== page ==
‘Empowering’: Bison herd grows at Woodland Cree First Nation

Fourteen wood bison were translocated from Elk Island National Park In March 2020 to begin the nation’s process of repopulating their lands

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After their disappearance for more than century, Chief Isaac Laboucan-Avirom looks at his nation’s herd of wood bison and feels inspired.

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“It just means so much, like anything is possible,” he said.

As a young firefighter, Laboucan-Avirom found a bison skull near his homelands at Woodland Cree First Nation and heard the message to bring them back.

In September 2019, his nation joined more than two dozen others in signing the Buffalo Treaty with the goal of restoring bison to the wild. A few weeks later, Parks Canada offered a herd, and he knew it was time.

Fourteen wood bison were translocated from Elk Island National Park In March 2020 to begin the nation’s process of repopulating their lands with a species that nearly went extinct. Now, there are 18.

  1. Wood bison are seen before undergoing health checks at Elk Island National Park outside of Edmonton, on Tuesday, Feb. 11, 2020.

    Wood bison to return to Woodland Cree First Nation after more than a century

  2. Chief Isaac Ausinis Laboucan-Avirom of the Woodland Cree First Nation signs the treaty. Buffalo Treaty signing hosted by the Samson Cree Nation and in partnership with the Wildlife Conservation Society on September 19, 2019. The goal of the treaty is to restore buffalo to the traditional First Nations lands on the prairies. Photo by Shaughn Butts / Postmedia

    ‘A new era’: First Nations celebrate new signatories to historic Buffalo Treaty in Maskwacis

The return of the wood bison is both culturally and economically significant for the Woodland Cree First Nation. For Laboucan-Avirom, the herd holds the promise of food sovereignty — having healthy and culturally-appropriate foods available — by bringing back an animal they once hunted. There’s also the potential for getting into the agriculture business.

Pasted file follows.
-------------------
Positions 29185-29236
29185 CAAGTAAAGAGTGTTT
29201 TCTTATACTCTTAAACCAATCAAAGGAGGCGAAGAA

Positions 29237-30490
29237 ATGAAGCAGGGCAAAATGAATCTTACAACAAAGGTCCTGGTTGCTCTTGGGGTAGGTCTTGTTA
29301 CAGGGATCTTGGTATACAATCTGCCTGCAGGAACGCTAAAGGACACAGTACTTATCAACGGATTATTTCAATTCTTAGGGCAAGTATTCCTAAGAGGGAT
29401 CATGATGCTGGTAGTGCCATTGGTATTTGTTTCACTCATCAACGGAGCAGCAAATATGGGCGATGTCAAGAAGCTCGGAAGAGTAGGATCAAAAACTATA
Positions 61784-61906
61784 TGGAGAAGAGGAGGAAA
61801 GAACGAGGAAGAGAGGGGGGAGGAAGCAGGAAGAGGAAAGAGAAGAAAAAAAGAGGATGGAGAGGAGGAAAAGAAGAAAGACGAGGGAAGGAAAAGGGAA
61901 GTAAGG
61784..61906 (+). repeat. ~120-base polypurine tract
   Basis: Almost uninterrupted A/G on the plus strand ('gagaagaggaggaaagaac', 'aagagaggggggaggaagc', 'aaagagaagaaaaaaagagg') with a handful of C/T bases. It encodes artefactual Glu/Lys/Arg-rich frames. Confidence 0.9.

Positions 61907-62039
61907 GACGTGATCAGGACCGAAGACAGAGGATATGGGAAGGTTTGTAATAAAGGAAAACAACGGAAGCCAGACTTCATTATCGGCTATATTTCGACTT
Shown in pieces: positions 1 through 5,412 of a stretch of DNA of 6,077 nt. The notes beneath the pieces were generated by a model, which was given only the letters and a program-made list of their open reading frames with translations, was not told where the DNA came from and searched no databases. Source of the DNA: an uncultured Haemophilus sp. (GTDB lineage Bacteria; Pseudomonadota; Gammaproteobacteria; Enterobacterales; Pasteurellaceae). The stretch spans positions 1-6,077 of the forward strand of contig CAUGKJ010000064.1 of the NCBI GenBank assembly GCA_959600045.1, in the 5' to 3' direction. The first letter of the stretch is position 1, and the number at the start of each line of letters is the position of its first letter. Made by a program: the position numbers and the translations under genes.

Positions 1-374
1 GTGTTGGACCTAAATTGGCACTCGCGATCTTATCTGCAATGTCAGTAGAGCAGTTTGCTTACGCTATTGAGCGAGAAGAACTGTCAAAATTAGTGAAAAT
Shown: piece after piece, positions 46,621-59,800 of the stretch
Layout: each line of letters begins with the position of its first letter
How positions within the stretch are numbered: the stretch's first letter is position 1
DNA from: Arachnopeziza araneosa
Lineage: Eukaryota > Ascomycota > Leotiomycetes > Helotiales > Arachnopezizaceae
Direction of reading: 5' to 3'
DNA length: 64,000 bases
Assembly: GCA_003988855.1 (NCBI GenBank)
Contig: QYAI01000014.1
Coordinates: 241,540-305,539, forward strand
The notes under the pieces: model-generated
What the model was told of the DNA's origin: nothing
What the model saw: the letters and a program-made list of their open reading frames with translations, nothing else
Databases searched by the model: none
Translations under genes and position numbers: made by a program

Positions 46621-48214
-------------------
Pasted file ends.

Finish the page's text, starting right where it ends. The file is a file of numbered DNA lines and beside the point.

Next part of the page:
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“We are taking our land back, we are getting control of our destiny,” he said. “It’s empowering.”

‘Ranchers’

Traditional lands manager Lawrence Lamouche spent the last year-and-a-half learning how to keep wood bison happy and healthy — not something he expected with his job description.

“I wasn’t really hands-on with animals before,” he says. “We have a little inside joke now … we call each other ‘ranchers.’”

When the herd first arrived, Lamouche and his team set up a smaller enclosure to monitor the animals’ health and give them access to hay, minerals and water.

He spoke with local farmers for advice and talked with elders who shared their knowledge about moose and their habitats — some of which also applied to bison.

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“We had an elder tell us that they probably would do way better on river or lake water … and once we did that, they were all over it,” he said. “They seem to be a lot happier and healthier.”

Wood bison are seen before undergoing health checks at Elk Island National Park outside of Edmonton, on Tuesday, Feb. 11, 2020. Fourteen bison are been sent to Woodland Cree First Nation.
Wood bison are seen before undergoing health checks at Elk Island National Park outside of Edmonton, on Tuesday, Feb. 11, 2020. Fourteen bison are been sent to Woodland Cree First Nation. Photo by Ian Kucerak /Postmedia

Neither of their two males were breeding age, so Lamouche was surprised when he saw a baby in the hay not long after the herd’s arrival. Some females arrived pregnant.

“Very cute. It must have just happened … they were pretty wobbly,” he said. “My friends and colleagues, there were bugging me, so they named one after me.”

Within the next year, Lamouche plans to start working on a program to teach children about the wood bison — sakâw mostos in Cree — so they can learn more about their language and how to live with the animals respectfully.

“Being able to learn and to live with them and create a relationship here … it’s awesome, it’s magical sometimes,” he says. “It’s very important for the people to understand why they’re (here) and how they can help us as a community.”

For now, the animals live in an enclosure between 700 to 800 acres in size, but the chief’s goal is to eventually release a second herd into the wild.

lboothby@postmedia.com

@laurby

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